LONDON — Big Ben will fall silent next week in London as a major restoration project gets underway.
The bongs of the iconic bell will be stopped on Aug. 21 to protect workers during a four-year, $38 million conservation project that includes repair of the Queen Elizabeth Tower, which houses Big Ben and its clock.
Steve Jaggs, keeper of the Great Clock, said Monday that the mechanism will be dismantled piece by piece and its four dials will be cleaned and repaired.
Big Ben has been stopped several times since it first sounded in 1859, but the current restoration project will mark the longest period of silence for the bell.
It will still sound on big occasions, such as Remembrance Sunday.
Jaggs said last year when the renovation plans were announced that it couldn’t wait much longer.
“The tower is not unstable,” he said. “But unless we do something now it’s going to get a lot worse.
“We need to do the work pretty soon to keep this for future generations to enjoy.”
Jaggs said the renovation would include work to repair corrosion to the cast-iron roof and stop water seepage that threatens to “blow chunks” of stonework from the iconic 160-year-old building.
The huge clock will be stopped for several months so that Parliament’s clockmakers can work on the 13-foot pendulum and remove the hands from each of the four faces.
The 13.5 ton Big Ben bell will cease to sound the hours for the next four years however, while it is cleaned and checked for cracks.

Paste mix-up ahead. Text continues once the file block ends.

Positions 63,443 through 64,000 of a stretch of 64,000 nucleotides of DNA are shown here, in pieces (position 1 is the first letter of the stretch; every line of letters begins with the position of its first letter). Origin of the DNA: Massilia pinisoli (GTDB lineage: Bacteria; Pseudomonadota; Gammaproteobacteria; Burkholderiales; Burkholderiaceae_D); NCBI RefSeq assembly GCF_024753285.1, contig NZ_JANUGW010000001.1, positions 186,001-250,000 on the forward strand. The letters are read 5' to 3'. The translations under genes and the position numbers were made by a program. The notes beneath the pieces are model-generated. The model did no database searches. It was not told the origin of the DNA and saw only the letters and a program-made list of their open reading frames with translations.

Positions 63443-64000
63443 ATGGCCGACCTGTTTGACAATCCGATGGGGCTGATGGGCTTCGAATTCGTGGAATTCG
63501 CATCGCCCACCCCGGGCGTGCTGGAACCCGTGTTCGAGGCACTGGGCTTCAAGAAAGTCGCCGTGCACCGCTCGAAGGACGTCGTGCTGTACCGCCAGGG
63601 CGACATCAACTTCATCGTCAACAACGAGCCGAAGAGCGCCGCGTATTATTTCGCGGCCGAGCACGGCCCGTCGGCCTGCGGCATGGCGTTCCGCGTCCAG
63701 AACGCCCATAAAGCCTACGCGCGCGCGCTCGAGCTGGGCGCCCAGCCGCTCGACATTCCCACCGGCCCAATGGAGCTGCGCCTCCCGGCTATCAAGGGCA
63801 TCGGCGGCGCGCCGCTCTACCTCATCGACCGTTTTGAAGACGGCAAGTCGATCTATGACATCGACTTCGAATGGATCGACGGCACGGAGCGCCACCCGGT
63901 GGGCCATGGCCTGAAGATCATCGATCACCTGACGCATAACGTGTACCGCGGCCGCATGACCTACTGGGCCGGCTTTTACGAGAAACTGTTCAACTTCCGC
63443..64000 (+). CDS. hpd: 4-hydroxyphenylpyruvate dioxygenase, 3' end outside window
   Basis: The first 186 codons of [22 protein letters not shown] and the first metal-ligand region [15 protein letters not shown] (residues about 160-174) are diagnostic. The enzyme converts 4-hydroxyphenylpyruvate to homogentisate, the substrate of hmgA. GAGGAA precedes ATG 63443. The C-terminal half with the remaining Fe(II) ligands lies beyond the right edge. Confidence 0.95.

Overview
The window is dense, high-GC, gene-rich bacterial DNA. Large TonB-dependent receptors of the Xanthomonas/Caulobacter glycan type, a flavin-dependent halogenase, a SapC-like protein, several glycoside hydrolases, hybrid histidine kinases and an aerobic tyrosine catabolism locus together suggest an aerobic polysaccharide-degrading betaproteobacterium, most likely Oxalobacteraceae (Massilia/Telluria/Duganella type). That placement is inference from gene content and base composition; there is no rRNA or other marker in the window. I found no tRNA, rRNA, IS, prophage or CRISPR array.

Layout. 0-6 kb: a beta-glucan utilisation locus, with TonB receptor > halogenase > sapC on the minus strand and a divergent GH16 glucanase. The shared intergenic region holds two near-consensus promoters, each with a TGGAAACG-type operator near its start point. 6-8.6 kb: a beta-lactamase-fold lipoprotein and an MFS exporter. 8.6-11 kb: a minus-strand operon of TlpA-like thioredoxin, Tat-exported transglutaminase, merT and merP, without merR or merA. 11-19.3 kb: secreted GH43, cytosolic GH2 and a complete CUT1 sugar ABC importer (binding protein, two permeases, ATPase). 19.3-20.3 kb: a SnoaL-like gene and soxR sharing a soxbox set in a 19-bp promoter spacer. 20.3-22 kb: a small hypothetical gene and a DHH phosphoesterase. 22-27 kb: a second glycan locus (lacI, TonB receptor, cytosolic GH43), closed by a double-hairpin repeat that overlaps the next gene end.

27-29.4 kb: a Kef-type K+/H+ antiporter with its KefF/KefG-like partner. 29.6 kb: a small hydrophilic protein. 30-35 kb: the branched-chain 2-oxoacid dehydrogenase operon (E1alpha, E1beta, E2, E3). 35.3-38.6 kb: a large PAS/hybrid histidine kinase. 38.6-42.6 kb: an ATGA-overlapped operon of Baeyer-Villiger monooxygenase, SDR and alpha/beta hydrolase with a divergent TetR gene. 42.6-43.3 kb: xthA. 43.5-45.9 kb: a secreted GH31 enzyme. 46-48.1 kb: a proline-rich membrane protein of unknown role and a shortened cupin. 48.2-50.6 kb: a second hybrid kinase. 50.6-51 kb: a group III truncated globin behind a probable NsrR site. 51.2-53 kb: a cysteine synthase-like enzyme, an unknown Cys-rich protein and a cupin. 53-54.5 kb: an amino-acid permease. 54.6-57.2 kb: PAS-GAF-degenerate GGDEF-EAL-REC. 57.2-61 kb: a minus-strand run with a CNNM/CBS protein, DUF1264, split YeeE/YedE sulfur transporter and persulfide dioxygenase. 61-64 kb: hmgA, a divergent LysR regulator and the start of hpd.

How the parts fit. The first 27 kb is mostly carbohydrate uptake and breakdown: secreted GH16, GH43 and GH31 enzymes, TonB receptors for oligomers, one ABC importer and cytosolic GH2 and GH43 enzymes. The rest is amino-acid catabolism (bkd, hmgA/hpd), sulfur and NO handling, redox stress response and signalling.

Officially named the Elizabeth Tower in honor of Queen Elizabeth II, the structure is one of London’s most famous landmarks. It became a symbol of defiance when it survived German bombing raids during World War II — though one of the four clock faces was blown out.
The tower is popularly known as Big Ben, though that is actually the name of the largest of its five bells. The four smaller bells chime the quarter hours, while Big Ben bongs out the hour.
The sound of the bongs became associated with Britain around the world during wartime BBC news broadcasts, and is still played live each day on BBC radio through a microphone in the belfry.
In October 2015, when worries over the condition of the clock tower first seeped into the mainstream press, British newspaper columnist Quentin Letts told CBS News that stopping Ben Ben would be like stopping the heartbeat of London.
“This is the marrow in our bones, this old clock,” said Letts. “The thought of it not being there, or one hand flying off, or heaven forbid, the thing going digital, is just too gruesome to consider.”
Jaggs said workers would make sure that Big Ben still chimes at midnight on New Year’s Eve throughout the renovations.
The repair work will use traditional methods and materials as much as possible, but a couple of modernizations are planned.
The 28 lightbulbs behind each clock face will be replaced with energy efficient LED bulbs that can change color, so the clock tower can be tinted to mark major celebrations or commemorations.
The tower repairs are only a small part of the work that needs to be done to shore up a Parliament complex beset by damp and decay.
A report released in 2015 said the 19th-century neo-Gothic structure needed major repairs that could cost up to 7 billion pounds ($11 billion) to remove the risk of a “catastrophic failure.” One option under discussion would see lawmakers move out for up to six years while the work is done.
Jaggs said that even if the rest of the building is empty and under scaffolding, the tower “will still be a beacon of democracy around the world.”